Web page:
When it comes to cloud data security, fear, uncertainty, and doubt abound. In particular, enterprises in fields with heavy regulatory burdens around data privacy—healthcare, for instance, or financial services—may see the cloud as simply too risky to adopt. But a closer examination of some of the top threats to cloud data security show that the solution can be simpler than you think. Here’s a look at three major threats to cloud computing according to the Cloud Security Alliance, and how you can protect your organization.
Cloud data security threat #1: Malicious insiders
The simple fact of the matter is that the more people who have access to your data in the clear, the greater the risk of data theft or a data breach. You may have vetted everyone in your own organization carefully and monitor their activities extensively, but can you say the same of your cloud service providers (CSPs)? Whether tempted by personal gain or motivated by simple malice, potential rogue administrators or DBAs at your CSPs pose a serious threat to your cloud data security and regulatory compliance.
Cloud data security threat #2: Hackers and eavesdroppers
Malicious insiders are one thing, but enterprises that adopt cloud computing must also worry about their data and user sessions being stolen or intercepted by outsiders, such as hackers and government agencies.
Data that’s in the clear, either in storage or during a session, is data that’s ripe for plunder. The NSA may do nothing more nefarious with your data than put it in a database for analysis, but hackers, like malicious insiders, are typically motivated by either personal gain—identity theft can bring in big money, after all—or the simple desire to cause trouble. Either way, your data is at risk, and so are your compliance status, your customers’ trust, and your bottom line.
Cloud data security threat #3: Cloud API vulnerabilities
People wouldn’t pose a threat to cloud data security if the cloud itself didn’t present vulnerabilities. Among the most serious vulnerabilities are those that can be found in the software interfaces—APIs—that cloud applications use. CSPs expose their APIs so customers can manage, integrate, and interact with the cloud services, and the security of these APIs is absolutely critical. APIs handle everything “from authentication and access control to encryption and activity monitoring,” according to the Cloud Security Alliance, and a weakness in the API can lead to a breach. Additionally, the open nature of APIs means that as organizations build on them to create purpose-built solutions, the probability of a vulnerability increases.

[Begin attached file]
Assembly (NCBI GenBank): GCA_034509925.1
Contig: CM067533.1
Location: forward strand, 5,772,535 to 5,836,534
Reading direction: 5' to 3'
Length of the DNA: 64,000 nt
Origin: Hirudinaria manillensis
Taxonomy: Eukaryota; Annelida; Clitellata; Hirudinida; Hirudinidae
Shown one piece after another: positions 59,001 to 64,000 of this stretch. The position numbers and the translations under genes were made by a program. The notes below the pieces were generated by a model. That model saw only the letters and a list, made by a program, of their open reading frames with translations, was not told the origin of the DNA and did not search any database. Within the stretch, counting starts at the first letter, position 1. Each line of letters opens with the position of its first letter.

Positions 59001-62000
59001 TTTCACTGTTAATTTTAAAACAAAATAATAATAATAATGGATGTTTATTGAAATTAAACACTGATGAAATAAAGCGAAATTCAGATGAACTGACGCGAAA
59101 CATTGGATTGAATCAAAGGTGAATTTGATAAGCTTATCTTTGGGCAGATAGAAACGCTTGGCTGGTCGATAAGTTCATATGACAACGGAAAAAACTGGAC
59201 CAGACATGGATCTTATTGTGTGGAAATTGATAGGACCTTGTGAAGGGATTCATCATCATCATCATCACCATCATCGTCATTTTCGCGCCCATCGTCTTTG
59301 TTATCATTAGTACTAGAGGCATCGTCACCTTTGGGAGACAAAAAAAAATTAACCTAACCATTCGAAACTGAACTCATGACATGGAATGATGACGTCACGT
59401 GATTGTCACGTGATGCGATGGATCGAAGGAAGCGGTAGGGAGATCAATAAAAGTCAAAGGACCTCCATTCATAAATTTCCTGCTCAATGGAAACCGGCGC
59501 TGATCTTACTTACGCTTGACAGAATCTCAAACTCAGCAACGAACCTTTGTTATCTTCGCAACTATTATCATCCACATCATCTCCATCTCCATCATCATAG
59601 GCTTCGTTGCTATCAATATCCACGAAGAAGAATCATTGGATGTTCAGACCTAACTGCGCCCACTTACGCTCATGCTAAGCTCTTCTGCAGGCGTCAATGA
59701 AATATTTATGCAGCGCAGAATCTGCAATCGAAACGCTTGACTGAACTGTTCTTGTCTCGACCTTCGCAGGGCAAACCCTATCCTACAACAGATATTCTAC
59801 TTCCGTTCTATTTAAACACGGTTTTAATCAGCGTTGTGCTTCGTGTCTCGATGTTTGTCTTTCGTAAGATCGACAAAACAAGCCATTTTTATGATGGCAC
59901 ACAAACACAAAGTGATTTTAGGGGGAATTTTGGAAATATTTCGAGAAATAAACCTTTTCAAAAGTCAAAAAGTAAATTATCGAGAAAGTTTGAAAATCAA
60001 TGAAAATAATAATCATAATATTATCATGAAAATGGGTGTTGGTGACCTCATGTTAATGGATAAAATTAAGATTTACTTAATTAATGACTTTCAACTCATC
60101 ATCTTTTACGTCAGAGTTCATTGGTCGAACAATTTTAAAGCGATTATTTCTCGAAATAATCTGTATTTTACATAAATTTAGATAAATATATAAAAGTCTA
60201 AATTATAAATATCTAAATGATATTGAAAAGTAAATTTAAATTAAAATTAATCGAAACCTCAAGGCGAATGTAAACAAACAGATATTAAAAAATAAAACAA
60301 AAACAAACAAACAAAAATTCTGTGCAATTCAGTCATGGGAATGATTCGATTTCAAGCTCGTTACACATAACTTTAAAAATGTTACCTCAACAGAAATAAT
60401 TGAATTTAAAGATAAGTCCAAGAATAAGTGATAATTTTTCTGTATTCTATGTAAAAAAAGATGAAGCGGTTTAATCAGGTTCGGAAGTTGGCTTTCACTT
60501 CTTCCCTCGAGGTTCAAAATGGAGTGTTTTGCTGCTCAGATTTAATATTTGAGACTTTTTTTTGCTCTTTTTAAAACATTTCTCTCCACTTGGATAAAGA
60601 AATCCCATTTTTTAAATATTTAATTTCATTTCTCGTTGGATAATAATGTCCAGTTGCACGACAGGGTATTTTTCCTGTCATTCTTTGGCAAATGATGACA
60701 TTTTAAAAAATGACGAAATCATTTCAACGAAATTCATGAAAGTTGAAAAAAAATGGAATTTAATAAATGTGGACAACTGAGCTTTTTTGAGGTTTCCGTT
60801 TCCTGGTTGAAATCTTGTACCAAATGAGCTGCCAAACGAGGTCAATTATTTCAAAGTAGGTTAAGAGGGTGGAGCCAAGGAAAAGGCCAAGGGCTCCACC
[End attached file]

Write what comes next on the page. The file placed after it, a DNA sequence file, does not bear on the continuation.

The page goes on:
One solution for three threats: Client-side encryption gateways and enterprise encryption key control
All of these threats to cloud data security are serious, but none of them are unsolvable. In fact, the solution for each is the same, and the solution for each is simple. A client-side encryption gateway that ensures access to the encryption keys is controlled only by the enterprise—not with the CSP and not with a third-party encryption provider—can prevent data breaches caused by malicious insiders at the CSPs, hackers and eavesdroppers, or through insecure APIs. It does so by encrypting sensitive data before it ever leaves the enterprise perimeter and leaving the encryption keys at home, so to speak. No one outside the enterprise will be able to view the data in the clear, and thus, even if data is intercepted, it remains encrypted and safe. In other words, a client-side cloud encryption gateway ensures that a breach isn’t really a breach, mitigating the risks that come with cloud computing.
- On-Demand Webinar: Taking a Data-Centric Approach to Security in the Cloud
- White paper: Managing Data Residency and Compliance in the Cloud Age– How to enable new cloud applications while maintaining control over your sensitive information
- NEW eBook: Beyond Discovery: Cloud Data Protection
- Cloud data protection – which tools/solutions should you consider?
- Integration – which critical existing functionalities of the cloud must be preserved
- Control – what does it mean to have “control”?
What other threats to cloud data security does your organization worry about? Tell us your thoughts in the comments.